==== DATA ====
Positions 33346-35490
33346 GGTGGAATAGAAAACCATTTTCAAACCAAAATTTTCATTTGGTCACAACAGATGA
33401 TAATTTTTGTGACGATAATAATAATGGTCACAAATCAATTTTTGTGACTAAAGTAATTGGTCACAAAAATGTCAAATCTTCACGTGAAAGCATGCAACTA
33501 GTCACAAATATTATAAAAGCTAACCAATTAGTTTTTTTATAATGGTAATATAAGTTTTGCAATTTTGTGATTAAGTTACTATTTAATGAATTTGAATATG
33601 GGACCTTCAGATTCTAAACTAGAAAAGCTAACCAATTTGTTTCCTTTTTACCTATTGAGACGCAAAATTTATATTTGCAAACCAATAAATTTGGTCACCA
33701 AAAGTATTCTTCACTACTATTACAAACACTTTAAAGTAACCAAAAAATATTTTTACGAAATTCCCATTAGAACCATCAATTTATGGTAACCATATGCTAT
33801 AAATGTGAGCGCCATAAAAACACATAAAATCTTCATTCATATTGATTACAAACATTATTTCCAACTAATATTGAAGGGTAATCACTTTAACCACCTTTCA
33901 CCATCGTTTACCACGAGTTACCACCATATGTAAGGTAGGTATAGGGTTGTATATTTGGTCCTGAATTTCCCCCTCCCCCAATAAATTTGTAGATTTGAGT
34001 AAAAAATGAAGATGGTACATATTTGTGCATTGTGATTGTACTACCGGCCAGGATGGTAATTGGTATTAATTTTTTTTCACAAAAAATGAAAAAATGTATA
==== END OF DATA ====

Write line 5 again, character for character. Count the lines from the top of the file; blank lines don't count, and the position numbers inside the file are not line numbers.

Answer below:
33601 GGACCTTCAGATTCTAAACTAGAAAAGCTAACCAATTTGTTTCCTTTTTACCTATTGAGACGCAAAATTTATATTTGCAAACCAATAAATTTGGTCACCA